This Labor Day weekend, millions of Americans are planning to hit the highways to get to their weekend vacation destinations. However, the lack of a simple task is killing Blacks on the roads at an alarming rate.
According to the U.S. Department of Transportation (USDOT), the No. 1 leading cause of unintentional injury death for all African-Americans is motor vehicle crashes. Motor vehicle crashes are the leading cause of death for African-Americans ages 1 to 14. Of those killed while passengers in a vehicle, 52 percent of Black children were not restrained at the time of the crash.
Though wearing a seat belt is the best way to avoid injury, Blacks are still failing to buckle up. The problems has become so severe that it has been declared a public health.
For the last two years, Synergy Enterprises and USDOT have teamed up to bring awareness to the issue and get more Blacks to buckle up and save lives. Project director Karen Braxton and corporate monitor Roy Walker say there are several reason why Blacks aren’t buckling up.
“From what we’ve heard, there are people who don’t think it’s cool to wear seat belts,” Braxton said. “They’re also not comfortable for people who have weight issues and deal with obesity.”
Braxton added that many parents are often confused about when to stop using car seats for small children. Parents also don’t use car seats at all or just don’t buckle up if they are just going a short distance. Walker said that fashionable styles of driving are also a factor.
“Some people think it’s macho when they are leaning while driving a car. A lot of people also don’t have faith in seat belts or they fear that they could be trapped in a crash.”
Oftentimes, people purchase cars with seat belts that don’t work and never get them fixed or replaced. Many car models have devices that alert drivers when their seat belts are not on with a constant audio signal. Braxton said some drivers go as far as breaking their seat belts to eliminate the noise without any guilt.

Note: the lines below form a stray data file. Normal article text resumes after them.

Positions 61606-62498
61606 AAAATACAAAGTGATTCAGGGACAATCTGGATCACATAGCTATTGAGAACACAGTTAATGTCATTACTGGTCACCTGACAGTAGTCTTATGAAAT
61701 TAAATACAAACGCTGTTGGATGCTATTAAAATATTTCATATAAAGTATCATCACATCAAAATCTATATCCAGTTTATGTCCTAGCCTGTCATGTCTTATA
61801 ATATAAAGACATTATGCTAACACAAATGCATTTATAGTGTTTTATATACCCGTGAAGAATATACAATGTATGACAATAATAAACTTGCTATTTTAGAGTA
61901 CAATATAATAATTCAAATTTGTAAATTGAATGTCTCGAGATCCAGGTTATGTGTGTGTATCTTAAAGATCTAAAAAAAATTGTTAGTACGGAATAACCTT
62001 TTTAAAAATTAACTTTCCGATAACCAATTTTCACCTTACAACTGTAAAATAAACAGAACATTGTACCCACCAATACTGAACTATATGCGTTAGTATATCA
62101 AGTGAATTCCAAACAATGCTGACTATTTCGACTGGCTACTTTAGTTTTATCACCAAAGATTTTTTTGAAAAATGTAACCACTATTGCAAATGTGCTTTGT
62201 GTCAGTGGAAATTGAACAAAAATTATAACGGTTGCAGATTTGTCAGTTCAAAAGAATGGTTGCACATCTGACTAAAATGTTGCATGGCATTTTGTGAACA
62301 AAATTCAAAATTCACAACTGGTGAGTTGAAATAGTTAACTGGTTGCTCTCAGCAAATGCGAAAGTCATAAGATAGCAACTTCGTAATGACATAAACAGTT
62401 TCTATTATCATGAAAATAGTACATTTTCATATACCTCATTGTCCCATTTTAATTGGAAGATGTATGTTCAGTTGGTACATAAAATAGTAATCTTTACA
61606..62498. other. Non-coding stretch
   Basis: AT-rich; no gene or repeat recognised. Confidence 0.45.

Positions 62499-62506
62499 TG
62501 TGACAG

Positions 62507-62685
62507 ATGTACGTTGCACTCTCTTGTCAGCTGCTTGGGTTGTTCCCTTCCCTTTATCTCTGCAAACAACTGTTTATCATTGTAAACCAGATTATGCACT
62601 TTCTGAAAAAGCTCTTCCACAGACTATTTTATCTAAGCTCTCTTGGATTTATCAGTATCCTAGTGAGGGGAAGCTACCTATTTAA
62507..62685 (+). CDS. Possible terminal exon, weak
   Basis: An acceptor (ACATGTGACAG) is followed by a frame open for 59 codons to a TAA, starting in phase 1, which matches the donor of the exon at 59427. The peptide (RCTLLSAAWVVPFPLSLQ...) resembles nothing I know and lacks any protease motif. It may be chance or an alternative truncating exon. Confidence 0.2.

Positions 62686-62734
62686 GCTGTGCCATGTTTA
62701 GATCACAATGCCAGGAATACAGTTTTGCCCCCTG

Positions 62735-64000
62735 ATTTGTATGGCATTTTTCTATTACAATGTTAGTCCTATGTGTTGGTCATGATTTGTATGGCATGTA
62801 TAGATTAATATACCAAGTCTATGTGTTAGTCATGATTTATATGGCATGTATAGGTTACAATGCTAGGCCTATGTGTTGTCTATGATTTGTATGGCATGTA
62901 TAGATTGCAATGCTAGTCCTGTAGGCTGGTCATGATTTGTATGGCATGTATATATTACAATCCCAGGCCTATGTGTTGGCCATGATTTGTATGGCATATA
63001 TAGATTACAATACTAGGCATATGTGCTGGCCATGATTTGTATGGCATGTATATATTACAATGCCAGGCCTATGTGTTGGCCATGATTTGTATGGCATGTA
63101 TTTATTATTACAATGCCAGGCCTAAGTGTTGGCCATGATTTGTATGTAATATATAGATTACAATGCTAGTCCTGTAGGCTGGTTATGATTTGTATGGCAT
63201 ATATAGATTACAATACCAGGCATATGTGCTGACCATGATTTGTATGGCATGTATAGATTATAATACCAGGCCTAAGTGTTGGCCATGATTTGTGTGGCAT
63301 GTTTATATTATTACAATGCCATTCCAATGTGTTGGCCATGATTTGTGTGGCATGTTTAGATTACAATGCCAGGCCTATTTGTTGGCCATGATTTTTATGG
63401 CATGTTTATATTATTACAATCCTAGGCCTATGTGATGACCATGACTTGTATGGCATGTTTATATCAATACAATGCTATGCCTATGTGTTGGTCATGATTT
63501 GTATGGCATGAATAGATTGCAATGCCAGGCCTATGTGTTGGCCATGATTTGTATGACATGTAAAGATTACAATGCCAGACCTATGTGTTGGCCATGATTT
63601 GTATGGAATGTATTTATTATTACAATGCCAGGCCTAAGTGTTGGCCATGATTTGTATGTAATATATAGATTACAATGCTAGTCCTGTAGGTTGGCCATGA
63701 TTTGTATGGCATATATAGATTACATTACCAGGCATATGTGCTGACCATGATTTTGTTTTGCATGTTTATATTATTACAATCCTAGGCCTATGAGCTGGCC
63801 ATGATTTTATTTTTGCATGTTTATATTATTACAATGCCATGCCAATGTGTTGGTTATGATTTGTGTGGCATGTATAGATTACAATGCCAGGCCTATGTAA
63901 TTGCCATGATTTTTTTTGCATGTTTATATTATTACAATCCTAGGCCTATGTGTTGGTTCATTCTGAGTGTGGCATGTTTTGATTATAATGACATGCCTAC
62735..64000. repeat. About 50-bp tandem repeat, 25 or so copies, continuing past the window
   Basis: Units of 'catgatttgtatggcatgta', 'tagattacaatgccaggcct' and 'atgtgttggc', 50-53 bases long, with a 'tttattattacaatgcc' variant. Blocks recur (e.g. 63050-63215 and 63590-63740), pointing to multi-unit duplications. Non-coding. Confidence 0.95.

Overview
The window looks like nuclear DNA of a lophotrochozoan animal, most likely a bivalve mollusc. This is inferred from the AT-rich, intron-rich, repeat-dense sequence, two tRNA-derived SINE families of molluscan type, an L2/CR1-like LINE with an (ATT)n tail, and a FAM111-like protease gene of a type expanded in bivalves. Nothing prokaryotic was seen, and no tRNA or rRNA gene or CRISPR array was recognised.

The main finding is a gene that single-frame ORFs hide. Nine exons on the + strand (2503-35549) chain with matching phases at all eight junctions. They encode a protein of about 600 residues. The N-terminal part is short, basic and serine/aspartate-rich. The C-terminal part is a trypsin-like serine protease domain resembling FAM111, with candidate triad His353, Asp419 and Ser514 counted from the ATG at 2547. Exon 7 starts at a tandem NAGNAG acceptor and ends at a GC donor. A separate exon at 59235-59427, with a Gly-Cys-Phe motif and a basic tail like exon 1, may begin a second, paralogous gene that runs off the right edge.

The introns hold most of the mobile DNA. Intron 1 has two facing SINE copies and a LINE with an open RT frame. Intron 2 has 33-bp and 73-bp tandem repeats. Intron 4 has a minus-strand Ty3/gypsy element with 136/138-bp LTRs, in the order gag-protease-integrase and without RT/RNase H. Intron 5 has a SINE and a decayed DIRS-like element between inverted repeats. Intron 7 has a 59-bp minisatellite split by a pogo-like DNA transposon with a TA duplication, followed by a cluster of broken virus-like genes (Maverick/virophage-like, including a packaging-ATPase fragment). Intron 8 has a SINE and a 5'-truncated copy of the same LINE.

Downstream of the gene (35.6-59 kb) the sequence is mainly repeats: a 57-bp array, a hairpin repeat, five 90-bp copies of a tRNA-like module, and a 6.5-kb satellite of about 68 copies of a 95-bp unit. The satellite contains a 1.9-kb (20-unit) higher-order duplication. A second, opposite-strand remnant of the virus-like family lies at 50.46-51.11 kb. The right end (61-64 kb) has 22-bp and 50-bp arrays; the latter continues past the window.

And while New York City residents rely heavily on public transportation, cab drivers could do more to ensure riders are wearing their seat belts.
In an effort to get the word out about seat belt safety, Walker said USDOT had partnered with several national Black organizations.
“We are partnering with 15 national organizations, including the National Council of Negro Women, the National Medical Association and the National Urban League,” Braxton said. “The NAACP is also looking out for how to get the message out to their membership. Most of the organizations have taken a keen interest in the issues and are very surprised about the stats.”
Walker said churches are also playing a vital role in the campaign. June 12 was deemed “Seat Belt Sunday,” when Black church leaders spoke to their congregations about the importance of buckling up and provided them with the scary statistics. Announcements were also put in church bulletins.
“Everyone can have a role in being a hero by encouraging someone to do something as simple as buckle,” said Walker.